Berry thought that endless doors in Hollywood would open for women of color following her win.
15 years ago, way back in 2002, Halle Berry became the first black woman to win the Academy Award for Best Actress for her role in the controversial film Monster’s Ball. Many, including Berry herself, hoped that her historic win would signal a huge change in Hollywood diversity…but that was definitely not the case and Berry is speaking on her disappointment.
It’s a sad fact that in the 15 years since Halle Berry made Academy Awards history with her Oscar win, that not only has another black woman yet to win, but the diversity in Hollywood is no better than it was at the beginning of the 2000s. As reported by Variety, while giving a recent Teen Vogue interview at a panel at the Cannes Lions International Festival of Creativity, Berry was very candid in her thoughts regarding her Oscar win and how deeply disappointed she is that no other black woman has duplicated her Academy Award success. She also discussed what she hopes to do to change things in the near future by stepping behind the scenes.
[Halle Berry on how nothing has changed since her Oscar win]: “I sat there and I really thought, ‘Wow, that moment really meant nothing. It meant nothing. I thought it meant something, but I think it meant nothing,’” she said of her own historic win in light of the 2016 nominations. “I was profoundly hurt by that, and saddened by that,” Berry said. “It inspired me to try to get involved in other ways, which is why I want to start directing. I want to start producing more. I want to start making more opportunities for people of color. I have conversations more deeply with Academy members, and I’m trying to figure out how to help and add more diversity to the Academy.”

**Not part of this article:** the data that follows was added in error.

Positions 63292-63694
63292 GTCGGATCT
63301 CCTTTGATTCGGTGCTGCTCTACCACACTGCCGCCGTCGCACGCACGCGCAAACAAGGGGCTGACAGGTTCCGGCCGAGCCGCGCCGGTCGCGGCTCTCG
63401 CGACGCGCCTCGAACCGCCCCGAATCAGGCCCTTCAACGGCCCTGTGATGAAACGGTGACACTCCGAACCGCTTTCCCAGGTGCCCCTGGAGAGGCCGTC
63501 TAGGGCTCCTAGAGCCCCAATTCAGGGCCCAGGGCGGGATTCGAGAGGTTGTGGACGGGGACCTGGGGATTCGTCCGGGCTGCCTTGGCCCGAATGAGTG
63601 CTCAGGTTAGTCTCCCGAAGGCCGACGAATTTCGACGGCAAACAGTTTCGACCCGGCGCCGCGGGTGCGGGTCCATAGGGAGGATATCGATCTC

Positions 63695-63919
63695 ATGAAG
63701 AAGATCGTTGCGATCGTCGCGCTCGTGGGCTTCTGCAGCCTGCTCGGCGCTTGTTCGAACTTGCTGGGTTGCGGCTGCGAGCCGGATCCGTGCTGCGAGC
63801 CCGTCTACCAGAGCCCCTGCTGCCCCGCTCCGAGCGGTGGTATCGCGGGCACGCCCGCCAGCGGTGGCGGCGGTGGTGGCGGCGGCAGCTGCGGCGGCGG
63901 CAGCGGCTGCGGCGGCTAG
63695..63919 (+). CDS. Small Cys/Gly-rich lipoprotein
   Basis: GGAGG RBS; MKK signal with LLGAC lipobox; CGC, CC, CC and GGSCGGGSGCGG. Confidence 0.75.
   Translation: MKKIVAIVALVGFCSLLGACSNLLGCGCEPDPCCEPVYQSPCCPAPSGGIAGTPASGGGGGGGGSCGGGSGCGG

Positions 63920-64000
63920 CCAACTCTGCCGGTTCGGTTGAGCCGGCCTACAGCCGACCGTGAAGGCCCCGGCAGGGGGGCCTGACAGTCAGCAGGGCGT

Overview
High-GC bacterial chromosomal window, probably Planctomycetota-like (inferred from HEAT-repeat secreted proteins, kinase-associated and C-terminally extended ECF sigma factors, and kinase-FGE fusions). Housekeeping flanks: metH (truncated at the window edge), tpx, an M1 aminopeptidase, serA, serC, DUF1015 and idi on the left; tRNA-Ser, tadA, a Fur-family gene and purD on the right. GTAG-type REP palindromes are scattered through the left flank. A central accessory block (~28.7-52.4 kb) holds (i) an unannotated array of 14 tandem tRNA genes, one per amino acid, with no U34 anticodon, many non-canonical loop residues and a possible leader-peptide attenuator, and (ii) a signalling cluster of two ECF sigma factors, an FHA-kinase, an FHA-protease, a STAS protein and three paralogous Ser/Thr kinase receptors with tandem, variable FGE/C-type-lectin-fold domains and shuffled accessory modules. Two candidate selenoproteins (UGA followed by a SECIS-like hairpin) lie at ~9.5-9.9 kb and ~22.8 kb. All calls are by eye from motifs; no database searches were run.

She went on to stress the need for Hollywood to be more inclusive of minority talent, both in front of and behind the camera. “These kinds of groups have to start changing and have to become more conscious and more inclusive,” Berry continued. “I think black people… people of color… only have a chance to win based on how much we’re allowed to put out. That says to me that we need more people of color writing, directing, producing — not just starring. We have to start telling stories that include us.”
Berry’s thoughts on her Oscar win come on the heels of The Academy announcing the new members for the 2017 class, with people of color making up 30% of the new invitees. According to the Academy, that percentage adds to a 331% increase of people of color invited to join the Academy from 2015-2017.
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Article Courtesy of Variety and HelloBeautiful
Picture Courtesy of SGranitz, Getty Images, and HelloBeautiful